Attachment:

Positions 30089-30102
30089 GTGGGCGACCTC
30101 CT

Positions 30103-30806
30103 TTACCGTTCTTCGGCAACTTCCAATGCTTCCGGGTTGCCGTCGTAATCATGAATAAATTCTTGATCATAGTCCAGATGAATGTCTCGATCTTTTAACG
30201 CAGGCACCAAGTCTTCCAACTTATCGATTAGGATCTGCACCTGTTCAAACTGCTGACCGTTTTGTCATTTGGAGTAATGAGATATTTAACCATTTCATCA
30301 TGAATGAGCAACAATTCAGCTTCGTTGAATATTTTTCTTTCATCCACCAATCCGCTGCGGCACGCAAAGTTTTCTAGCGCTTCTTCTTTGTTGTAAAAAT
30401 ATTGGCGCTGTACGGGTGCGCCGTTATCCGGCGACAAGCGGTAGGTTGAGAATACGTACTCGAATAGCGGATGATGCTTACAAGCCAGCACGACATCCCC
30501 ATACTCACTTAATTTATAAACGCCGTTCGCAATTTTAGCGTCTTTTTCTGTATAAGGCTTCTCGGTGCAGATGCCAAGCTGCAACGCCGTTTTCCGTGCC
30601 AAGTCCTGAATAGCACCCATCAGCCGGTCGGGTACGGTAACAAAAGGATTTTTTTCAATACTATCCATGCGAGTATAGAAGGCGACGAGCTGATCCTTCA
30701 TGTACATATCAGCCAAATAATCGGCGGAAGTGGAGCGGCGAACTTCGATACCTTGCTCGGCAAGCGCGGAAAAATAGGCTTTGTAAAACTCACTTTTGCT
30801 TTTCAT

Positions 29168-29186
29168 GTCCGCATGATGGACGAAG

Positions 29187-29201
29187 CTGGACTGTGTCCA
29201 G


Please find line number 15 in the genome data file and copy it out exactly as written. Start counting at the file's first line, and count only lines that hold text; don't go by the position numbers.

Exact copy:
Positions 29187-29201